Yes, and that adorable old-fashioned cottage at such a reasonably low price north of Boston may be marketed as a “starter home”. Which is one of the more insulting phrases slung around by real estate “professionals”.

        As a young 59 year old, I would be a first time home buyer. I relish the thought of telling the seller’s realtor “this starter home will be my ending home. Yes, I plan to die in this starter home.”
        Thank you very much and have a nice day!

        • Dan Romig says:

          I was 33 when I bought my two bedroom & one bath Sears Craftsman bungalow 26 years ago. My plan from day one was to live here until I die. So far, so good.

    • MissedOut says:

      When your search criteria is homes under $500K you don’t even see the house that’s double the size for $30K more.

    • Jdog says:

      Buying something on credit, and paying it off are two very different things. Real estate bubbles are classic pump and dump schemes, and they always collapse. Usually 40-50%.

      • cb says:

        That hasn’t been the case in California the last 60 years. Overall, the banks keep digitizing money, and house prices keep going up.

  10. Panic From Mexico says:

    Panic from Mexico

    Sold our home of 27 years in Seattle December 2019. Bought a house in Mexico for a winter get-a-way and took possession February 1, 2020. All Hell brook loose in March 2020. We were going to take our time looking for a smaller home in the US ‘in the country’. We had no idea that was the plan of millions and they could run faster than us. In April housing took off like a rocket and we were stranded in Mexico for 7 months. Now, being a baby boomer, we cannot get our heads around the hoops and panic surrounding buying a house. We have been asked to stand on a beach ball and spin while balancing our wallet on our nose in order to even thin about making an offer. We are sitting on the sidelines proceed cash in the bank. A real crapshack sold for $950,000 that was an old cabin spray panted white inside to look modern. There were 20 offers. Will we outlive this?

    • Depth Charge says:

      Who cares? You have enough money to rent for life. What’s the big deal about buying a house? I’m a renter and I’m just kicking back enjoying the show. Nobody’s going to FOMO me.

      • SuzeB says:

        But, but, but….you’re missing out on the American dream! What are you waiting for? Don’t you want “pride of ownership”? How else will you “build equity”? Don’t you know you’re “throwing your money away on rent?” Also, you’re “paying someone else’s mortgage”. The horror!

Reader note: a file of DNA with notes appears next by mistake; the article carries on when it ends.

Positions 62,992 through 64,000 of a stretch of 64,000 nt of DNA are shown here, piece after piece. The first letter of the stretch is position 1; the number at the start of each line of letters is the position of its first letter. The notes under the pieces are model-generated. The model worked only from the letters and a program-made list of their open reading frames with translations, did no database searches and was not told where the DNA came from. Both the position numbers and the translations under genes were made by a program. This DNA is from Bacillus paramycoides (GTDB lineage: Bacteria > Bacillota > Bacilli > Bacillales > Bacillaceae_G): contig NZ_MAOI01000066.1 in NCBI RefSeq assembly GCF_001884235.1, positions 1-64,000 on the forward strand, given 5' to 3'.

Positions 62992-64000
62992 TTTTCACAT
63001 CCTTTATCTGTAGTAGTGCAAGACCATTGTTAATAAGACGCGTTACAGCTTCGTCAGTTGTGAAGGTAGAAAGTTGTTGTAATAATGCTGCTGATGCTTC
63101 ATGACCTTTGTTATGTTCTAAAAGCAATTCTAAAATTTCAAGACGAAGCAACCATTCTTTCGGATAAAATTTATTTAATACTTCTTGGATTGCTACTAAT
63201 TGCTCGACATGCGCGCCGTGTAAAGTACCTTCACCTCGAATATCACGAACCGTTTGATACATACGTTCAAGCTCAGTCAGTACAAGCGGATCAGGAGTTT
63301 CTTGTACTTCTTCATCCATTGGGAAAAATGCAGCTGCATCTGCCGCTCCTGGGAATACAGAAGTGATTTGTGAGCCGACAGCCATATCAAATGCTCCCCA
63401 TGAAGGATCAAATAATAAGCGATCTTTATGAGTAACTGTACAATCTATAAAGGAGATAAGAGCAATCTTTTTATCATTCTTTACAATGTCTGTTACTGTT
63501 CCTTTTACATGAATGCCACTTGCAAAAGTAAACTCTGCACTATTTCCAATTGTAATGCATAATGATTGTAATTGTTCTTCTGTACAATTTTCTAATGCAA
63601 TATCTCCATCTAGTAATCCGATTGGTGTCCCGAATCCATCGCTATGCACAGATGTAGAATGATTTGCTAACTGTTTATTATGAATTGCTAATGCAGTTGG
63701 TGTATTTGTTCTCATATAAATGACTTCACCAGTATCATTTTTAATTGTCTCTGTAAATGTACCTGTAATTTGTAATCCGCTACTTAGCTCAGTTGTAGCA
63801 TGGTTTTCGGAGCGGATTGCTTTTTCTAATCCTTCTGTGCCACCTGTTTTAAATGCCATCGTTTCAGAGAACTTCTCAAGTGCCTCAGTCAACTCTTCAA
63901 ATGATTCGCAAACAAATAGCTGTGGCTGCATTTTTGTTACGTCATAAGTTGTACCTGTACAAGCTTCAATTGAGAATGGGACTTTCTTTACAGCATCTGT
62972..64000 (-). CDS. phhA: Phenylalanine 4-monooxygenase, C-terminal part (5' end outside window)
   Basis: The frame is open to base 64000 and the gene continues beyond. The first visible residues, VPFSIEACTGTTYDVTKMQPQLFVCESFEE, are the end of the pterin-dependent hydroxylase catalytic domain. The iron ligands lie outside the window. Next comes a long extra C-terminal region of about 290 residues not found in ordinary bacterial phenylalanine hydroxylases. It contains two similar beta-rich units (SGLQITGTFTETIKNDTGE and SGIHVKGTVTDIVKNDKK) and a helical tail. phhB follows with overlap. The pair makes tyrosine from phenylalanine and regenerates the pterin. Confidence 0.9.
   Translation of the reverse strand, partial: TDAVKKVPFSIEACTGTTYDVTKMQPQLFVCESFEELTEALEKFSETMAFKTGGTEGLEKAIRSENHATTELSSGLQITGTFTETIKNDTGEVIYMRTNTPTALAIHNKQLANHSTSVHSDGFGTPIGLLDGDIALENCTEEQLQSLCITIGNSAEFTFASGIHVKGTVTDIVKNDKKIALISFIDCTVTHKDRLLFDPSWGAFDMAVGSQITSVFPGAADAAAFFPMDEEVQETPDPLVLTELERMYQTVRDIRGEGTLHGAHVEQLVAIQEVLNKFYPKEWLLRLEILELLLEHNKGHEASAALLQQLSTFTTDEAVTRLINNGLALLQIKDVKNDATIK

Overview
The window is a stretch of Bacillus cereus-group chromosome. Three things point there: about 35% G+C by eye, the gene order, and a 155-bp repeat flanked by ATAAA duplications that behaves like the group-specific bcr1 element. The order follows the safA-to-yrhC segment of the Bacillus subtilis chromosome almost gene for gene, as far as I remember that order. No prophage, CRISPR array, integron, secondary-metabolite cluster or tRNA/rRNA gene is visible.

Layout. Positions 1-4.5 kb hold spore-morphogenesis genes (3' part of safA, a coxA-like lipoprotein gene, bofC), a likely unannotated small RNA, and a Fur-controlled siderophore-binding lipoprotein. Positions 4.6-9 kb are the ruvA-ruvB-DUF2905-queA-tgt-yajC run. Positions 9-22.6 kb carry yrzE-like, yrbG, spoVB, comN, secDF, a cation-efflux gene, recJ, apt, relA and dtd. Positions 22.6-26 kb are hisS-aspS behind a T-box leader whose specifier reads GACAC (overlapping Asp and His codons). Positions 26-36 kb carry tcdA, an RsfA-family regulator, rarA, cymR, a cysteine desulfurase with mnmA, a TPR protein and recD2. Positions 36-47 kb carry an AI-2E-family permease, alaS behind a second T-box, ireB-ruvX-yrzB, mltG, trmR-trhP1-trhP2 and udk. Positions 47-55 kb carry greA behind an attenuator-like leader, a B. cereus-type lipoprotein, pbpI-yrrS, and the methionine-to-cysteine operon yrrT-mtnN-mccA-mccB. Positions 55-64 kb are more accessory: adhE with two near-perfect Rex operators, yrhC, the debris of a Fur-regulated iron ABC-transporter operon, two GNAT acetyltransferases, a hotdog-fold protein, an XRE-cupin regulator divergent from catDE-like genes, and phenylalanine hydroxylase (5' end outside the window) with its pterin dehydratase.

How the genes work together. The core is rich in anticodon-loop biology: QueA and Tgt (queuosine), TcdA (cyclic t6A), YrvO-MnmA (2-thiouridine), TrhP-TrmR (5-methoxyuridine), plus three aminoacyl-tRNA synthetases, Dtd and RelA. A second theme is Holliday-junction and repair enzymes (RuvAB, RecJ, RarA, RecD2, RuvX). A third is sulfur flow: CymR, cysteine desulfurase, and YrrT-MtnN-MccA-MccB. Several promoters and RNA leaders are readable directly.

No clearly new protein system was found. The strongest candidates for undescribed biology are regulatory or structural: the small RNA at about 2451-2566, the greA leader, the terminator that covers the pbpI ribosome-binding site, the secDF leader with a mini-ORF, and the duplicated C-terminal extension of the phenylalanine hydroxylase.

How else can you brag how much your house is now worth? How about that low interest re-fi? Yeah, I got mine too. We’re getting a new BMW SUV with our cash!

        How can you bear being looked down upon by the Joneses? Don’t you also want to pour toxic chemicals into your beautifully green lawn? They’re not building any more land you know! Houses are selling like hotcakes! Buy now or be priced out forever! Rinse, repeat, ad nauseam.

        • Depth Charge says:

          I think you missed your calling as a REALTWHORE, SuzeB. You’re a natural! :)

  11. Brent says:

    If the History is any guide-here is how RE Bubble ended in 2008:

    The thought of lowering house prices never occurred to mortgage holders.

    Banks simply paid $7.5K demolition fee and razed to the ground not only individual houses but the whole city blocks and even clusters of luxury developments.

    It was fun to watch.

    Non-paying tenants were eventually evicted.The house is boarded up and stands dead quiet.Then it starts showing some signs of life because Nature abhors vacuum.

    Eerie sounds,stifled screams,furtive coming and going,occasional gunshots…

    Then some banking honcho realizes “Gee,we could get sued for dead body discovered on one of our properties.Demolish that ASAP !!!”

    This time will be different with Covid19 forbearance made permanent ?